Algerians are set to vote on November 1 on proposed constitutional changes more than a year after mass street protests forced long-time ruler Abdelaziz Bouteflika to step down.
The constitutional amendments are part of reforms that incumbent President Abdelmadjid Tebboune pledged after being elected last December.
Tebboune has been criticized by the Algerian protest movement, known as the Hirak, for being part of the regime of Bouteflika, who ruled Algeria for 20 years, despite the fact that Tebboune was sacked three months into his time as prime minister.
In recent weeks, controversy has raged in Algeria over the draft constitutional amendments.
Proponents hail the proposed changes, saying they herald a "new Algeria" based on the rule of law, while opponents decry them as a boost for autocracy, saying they grant the president more powers.
The amendments limit the presidential tenure to a two-term cap, of five years each. In the current constitution, adopted in 1996, there is no limit on how many times the president can run for the post.
However, the draft charter gives the head of state powers to appoint the governor of the central bank, the chief judge of the Constitutional Court and four of the tribunal's 12 members.
The head of state is also empowered to name the chief of a commission tasked with overseeing elections in the country.
Critics say those powers and others retained from the Bouteflika-era constitution contradict Tebboune's pledges to root out autocracy in Algeria.
"The draft document establishes an autocracy because it makes the post of the president like that of an emperor, who interferes in the work of legislative and judicial authorities," Algerian rights lawyer Mostafa Bouchachi said.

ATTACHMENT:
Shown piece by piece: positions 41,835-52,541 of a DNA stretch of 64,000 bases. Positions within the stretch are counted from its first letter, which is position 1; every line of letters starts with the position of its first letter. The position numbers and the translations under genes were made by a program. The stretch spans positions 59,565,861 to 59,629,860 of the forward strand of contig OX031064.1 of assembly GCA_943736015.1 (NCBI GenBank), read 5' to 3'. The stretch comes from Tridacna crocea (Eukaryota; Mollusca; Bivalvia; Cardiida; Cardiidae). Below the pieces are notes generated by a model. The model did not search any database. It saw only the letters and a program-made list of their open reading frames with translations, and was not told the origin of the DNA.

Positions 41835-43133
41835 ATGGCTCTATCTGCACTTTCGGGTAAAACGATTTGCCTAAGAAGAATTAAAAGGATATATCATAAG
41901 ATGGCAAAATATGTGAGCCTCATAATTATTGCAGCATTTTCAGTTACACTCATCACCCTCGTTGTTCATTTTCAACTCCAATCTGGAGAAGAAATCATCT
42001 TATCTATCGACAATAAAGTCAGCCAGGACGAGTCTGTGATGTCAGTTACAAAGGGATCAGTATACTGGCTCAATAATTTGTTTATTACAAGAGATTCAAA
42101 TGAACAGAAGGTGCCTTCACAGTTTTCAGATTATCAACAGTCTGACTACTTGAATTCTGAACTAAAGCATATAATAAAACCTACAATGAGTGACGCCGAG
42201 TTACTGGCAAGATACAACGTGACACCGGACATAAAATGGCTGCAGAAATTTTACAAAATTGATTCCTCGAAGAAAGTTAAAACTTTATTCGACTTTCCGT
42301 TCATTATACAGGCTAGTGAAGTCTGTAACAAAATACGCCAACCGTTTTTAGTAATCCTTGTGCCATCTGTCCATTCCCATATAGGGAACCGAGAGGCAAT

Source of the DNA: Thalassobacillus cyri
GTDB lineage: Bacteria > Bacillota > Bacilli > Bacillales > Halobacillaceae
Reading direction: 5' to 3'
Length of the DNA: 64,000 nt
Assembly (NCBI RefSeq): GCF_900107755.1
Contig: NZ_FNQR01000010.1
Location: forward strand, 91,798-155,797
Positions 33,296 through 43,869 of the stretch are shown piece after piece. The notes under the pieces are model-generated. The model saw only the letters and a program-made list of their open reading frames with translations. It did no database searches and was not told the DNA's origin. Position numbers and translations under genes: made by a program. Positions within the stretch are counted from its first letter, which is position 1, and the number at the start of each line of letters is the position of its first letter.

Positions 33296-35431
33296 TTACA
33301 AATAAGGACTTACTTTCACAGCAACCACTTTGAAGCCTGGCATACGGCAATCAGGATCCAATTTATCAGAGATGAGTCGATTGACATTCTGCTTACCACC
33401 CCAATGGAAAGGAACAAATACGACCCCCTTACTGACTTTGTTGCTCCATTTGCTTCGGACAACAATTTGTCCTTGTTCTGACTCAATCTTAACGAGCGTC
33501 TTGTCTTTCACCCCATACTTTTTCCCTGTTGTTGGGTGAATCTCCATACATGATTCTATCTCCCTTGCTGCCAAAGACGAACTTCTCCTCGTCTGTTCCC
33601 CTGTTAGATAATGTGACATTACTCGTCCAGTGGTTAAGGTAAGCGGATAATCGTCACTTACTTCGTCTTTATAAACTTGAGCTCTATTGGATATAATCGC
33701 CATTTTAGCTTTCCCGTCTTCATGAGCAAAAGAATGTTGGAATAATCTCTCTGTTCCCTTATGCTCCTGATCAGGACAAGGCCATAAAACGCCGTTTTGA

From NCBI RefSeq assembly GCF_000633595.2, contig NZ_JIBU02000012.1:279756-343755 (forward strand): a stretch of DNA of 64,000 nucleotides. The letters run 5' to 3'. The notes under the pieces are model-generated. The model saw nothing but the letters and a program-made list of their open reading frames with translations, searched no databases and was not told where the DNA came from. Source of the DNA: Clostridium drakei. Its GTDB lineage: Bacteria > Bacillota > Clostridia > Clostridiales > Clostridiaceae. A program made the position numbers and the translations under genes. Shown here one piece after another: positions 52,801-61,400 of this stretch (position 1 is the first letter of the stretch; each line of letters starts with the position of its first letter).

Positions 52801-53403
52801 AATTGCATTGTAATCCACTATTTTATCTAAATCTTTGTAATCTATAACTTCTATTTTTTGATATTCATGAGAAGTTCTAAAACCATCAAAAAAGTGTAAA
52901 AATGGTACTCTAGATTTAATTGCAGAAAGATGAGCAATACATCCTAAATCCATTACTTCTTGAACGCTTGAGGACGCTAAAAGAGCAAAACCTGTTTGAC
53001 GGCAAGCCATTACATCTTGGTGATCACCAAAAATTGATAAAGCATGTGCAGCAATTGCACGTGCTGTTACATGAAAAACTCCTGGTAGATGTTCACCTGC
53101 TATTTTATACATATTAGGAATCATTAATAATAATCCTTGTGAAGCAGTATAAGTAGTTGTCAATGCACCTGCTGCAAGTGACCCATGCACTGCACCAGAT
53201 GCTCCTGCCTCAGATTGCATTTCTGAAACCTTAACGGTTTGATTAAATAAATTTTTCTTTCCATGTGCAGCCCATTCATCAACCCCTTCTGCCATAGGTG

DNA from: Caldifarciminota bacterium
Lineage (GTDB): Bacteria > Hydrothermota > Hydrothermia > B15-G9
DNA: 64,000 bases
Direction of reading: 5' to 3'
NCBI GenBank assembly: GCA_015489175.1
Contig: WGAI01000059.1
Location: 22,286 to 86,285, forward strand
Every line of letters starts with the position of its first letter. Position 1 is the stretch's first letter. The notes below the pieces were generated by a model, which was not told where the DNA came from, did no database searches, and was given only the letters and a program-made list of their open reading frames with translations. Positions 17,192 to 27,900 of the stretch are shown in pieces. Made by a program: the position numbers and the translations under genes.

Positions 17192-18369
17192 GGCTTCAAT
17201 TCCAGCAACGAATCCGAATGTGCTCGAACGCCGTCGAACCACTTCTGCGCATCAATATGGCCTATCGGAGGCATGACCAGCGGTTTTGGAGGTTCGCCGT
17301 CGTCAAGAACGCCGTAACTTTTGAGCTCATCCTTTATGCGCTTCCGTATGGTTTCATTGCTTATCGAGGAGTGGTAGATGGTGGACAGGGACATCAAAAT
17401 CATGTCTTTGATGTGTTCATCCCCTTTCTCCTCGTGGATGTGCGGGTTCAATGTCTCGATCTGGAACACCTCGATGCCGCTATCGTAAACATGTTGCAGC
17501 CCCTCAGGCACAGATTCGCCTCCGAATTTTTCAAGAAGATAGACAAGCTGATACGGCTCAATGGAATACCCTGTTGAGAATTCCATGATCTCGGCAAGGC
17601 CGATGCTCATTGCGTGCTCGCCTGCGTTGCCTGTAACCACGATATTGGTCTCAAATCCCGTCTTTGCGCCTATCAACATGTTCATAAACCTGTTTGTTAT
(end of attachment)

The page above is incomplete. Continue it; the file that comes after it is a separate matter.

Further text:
"I do not think that with these proposed amendments you can lay the foundation for a new Algeria of democracy and freedom for which Algerians took to the streets on February 22, 2019," Bouchachi added in a public statement to Melbourne last month.
February 22, 2019, was the day when street protests against Bouteflika started in Algeria. Bouteflika stepped down less than two months later.
Many of the Hirak protesters are calling for a boycott of the upcoming vote, arguing that going to polls means legitimizing Tebboune.
Algeria's Islamists meanwhile have their own worries about the draft constitution, saying it would strengthen secularism in the mostly Muslim country.
The Movement of Society for Peace, Algeria's largest Islamist party, is pushing for a vote against the changes.
Islamists mainly oppose a draft article stipulating that the state authorities protect mosques "from any political or ideological effect," seeing it as targeting their influence.
Islamists also say the proposed charter does not include an explicit article that Islamic law, or sharia, is a source of legislation in Algeria.
Soufiane Djilali, the head of the New Generation Party, sees the situation differently.
"The proposed amendments open the door wider for personal and collective freedoms," Djilali told dpa.
"For example, according to the new constitution, authorities are obliged to approve political parties when their application files comply with the law. This has not been the case before," he added.
The New Generation Party was among the staunch opponents of Bouteflika's regime and joined the street protests against him.
"The constitutional amendments include clear concessions in favour of the rule of law," Djilali said.
Those changes, he added, protect freedom of beliefs, boosts women's rights and facilitates procedures for licensing print and electronic newspapers.
"All these factors will help create a new political class that will be free from the shackles of the past and build a democratic future," he added.
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